Ai Otsuka


As a qualified kindergarten teacher, it’s little surprise that Osaka-born singer/songwriter Ai Otsuka was able to make a connection with young Japanese music fans so quickly into her career. But while her thin, high-pitched vocals and karaoke-friendly bubblegum pop are mandatory for any self-respecting J-pop idol, and were crucial in capturing a young teenage audience, Otsuka’s cute appeal, centered around her earthy fashion sense, upbeat lyrics, and sense of humor, have also struck a chord with older teens and working women. Debuting in 2003 and often misleadingly viewed as the heir to Ayumi Hamasaki’s throne as the queen of Japanese pop, Otsuka has written her own songs from the beginning of her career, plays piano and guitar, and has a rougher, homier edge compared to most J-pop idols. Nonetheless, operating in a pop climate that does not recognize the meaning of “overexposure,” Otsuka has been able to extend her reach to females among age 16-30 by hosting a radio show on the Internet and terrestrial station JOQR, having her songs appear in television commercials, and by taking on dramatic acting roles. By spreading herself so widely, Otsuka has managed to grow up with her maturing fans.
Having begun classical piano lessons at the age of four, Otsuka (born September 9, 1983) was already writing her own songs by the time she was 15, sending a self-produced demo tape soon after to Japan’s largest independent record label, Avex, the label that is home to other female J-pop icons Ayumi Hamasaki and Namie Amuro. Otsuka’s early influences included Dreams Come True, one of Japan’s biggest pop acts of the early ’90s, and it was as a teenager that “Ai-chan” (also nicknamed “Ai-chin”) would pen her future breakthrough hit, “Sakuranbo,” and other songs that would appear on her debut album, Love Punch, released in March 2004. By that time “Sakuranbo” had already spent several months on the Oricon Weekly singles chart. The song peaked at number five, selling 700,000 copies and going on to spend more than 18 months on the charts. “Love Punch” meanwhile peaked at number three in the Oricon album charts, with first pressings of the album coming with a 60-page booklet of Otsuka’s own sketches and writing. Around the time of the release of Love Punch, Otsuka began a lighthearted five-minute radio show broadcast four times a week on the Internet and terrestrial station JOQR, titled Otsuka Ai’s Ai-r Jack, in which she answers listeners’ queries on personal problems among other topics. She also began writing, including a “Love Column,” for girl’s magazine Zipper.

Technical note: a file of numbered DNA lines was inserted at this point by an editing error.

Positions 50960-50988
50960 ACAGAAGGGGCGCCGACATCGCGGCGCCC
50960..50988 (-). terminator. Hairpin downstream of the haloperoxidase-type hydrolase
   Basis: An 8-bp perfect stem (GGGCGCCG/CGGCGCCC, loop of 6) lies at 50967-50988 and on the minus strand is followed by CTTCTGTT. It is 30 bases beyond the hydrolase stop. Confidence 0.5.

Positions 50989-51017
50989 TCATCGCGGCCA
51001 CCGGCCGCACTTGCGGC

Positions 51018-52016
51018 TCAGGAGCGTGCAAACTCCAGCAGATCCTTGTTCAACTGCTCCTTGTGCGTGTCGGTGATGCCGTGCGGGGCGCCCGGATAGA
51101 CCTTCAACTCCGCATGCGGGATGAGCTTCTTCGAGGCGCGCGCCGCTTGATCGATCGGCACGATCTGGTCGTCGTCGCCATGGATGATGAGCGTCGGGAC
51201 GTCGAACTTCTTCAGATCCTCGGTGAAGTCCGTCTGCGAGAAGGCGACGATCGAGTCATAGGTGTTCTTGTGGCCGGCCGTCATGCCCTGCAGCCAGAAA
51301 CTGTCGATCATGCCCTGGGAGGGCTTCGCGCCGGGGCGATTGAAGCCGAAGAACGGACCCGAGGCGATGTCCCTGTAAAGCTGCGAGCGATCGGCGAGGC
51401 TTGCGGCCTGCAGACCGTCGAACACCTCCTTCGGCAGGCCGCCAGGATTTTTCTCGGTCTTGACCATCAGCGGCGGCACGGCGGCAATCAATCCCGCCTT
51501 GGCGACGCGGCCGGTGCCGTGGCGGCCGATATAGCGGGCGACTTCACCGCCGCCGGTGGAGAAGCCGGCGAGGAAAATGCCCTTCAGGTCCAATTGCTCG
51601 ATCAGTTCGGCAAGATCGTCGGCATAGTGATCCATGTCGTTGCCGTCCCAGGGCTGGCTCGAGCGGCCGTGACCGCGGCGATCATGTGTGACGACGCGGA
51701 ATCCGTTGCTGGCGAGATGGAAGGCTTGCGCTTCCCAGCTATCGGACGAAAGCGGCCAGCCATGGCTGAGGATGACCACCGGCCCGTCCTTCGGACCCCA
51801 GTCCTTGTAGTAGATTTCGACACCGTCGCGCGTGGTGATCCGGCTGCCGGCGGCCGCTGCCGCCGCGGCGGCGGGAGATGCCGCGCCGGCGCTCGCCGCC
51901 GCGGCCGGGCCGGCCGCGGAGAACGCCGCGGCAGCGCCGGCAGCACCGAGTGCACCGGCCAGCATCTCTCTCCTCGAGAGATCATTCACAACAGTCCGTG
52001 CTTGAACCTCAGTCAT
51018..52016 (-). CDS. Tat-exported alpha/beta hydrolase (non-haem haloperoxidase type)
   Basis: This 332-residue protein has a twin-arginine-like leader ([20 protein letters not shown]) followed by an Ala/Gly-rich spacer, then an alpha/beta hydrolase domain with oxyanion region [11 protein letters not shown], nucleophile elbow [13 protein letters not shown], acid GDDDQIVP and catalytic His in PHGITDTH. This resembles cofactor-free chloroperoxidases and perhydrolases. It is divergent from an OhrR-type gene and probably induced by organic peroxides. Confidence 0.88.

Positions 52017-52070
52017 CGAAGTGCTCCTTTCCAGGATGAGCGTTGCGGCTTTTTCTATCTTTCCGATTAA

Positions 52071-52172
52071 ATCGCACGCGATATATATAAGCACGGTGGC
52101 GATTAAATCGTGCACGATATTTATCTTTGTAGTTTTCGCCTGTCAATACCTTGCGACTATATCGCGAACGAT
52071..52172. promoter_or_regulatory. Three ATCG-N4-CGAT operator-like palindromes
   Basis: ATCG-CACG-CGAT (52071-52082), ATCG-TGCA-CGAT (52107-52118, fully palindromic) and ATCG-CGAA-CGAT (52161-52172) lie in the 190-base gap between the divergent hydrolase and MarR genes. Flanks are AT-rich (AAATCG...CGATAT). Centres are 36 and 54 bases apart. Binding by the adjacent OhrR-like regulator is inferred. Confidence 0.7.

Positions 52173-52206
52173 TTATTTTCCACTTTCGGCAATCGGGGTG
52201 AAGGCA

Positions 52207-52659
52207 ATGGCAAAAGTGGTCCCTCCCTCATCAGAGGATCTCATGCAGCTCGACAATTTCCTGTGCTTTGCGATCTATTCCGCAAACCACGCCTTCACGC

Eight months after the release of her debut, Otsuka released her second album, Love Jam, the cover of which saw her face splattered in strawberry jam. Equally suggestive were the lyrics to “Tsukune 70 Yen,” a B-side to Otsuka’s seventh single, “Kuroge Wagyu Jo Shiotan Yaki 680 Yen.” Some commentators attributed this risqué tendency to Otsuka’s earthy Osaka humor. Controversial B-sides aside, “Love Jam” was light on sanitized, punky guitar riffs compared to its predecessor and concentrated more on sweeping balladry, but it’s subdued nature did not prevent the album debuting at number one in Japan. In spring 2005, Otsuka embarked on her first proper series of nationwide concerts with her JAM PUNCH Tour 2005 — Kondoru No Pantsu Ga Kuikondoru. The middle of the tour saw Otsuka celebrate her first number one single, the double A-side “Smily”/”Bi-drama.” Performing alongside other huge-selling J-pop acts like Orange Range and Puffy AmiYumi at the Ongaku to Higetachi Festival 2005 in Niigata Prefecture in September confirmed Otsuka’s status as one of Japan’s most popular performers.
Otsuka’s third album, released in December 2005, kept the “love” theme on the menu. Titled “Love Cook,” it was the singer’s third consecutive album to hit the top spot, quickly going on to shift 100,000 copies, and featured singalong anthems such as “U-Boat” and a departure with the jazzy “Tokyo Midnight.” Otsuka continued to keep active in 2006, penning the single “Like a Love?” for Avex labelmate Ami Suzuki, released in July of that year, and reprising her role in the movie version of the DVD drama Tokyo Friends, which hit movie theaters in Japan in August 2006.
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